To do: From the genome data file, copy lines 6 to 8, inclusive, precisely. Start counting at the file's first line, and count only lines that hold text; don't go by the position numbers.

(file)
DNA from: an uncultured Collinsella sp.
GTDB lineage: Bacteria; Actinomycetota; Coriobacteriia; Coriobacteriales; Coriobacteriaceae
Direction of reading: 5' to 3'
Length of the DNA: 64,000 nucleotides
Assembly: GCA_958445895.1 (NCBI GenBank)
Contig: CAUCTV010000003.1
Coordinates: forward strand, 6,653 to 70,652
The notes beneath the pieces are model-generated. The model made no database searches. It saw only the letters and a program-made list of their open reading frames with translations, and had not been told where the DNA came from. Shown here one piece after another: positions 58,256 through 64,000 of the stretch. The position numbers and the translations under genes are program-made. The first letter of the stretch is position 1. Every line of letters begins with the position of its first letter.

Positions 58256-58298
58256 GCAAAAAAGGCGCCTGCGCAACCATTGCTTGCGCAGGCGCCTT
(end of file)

Contig: CAUCTV010000003.1
Coordinates: forward strand, 6,653 to 70,652
The notes beneath the pieces are model-generated. The model made no database searches. It saw only the letters and a program-made list of their open reading frames with translations, and had not been told where the DNA came from. Shown here one piece after another: positions 58,256 through 64,000 of the stretch. The position numbers and the translations under genes are program-made. The first letter of the stretch is position 1. Every line of letters begins with the position of its first letter.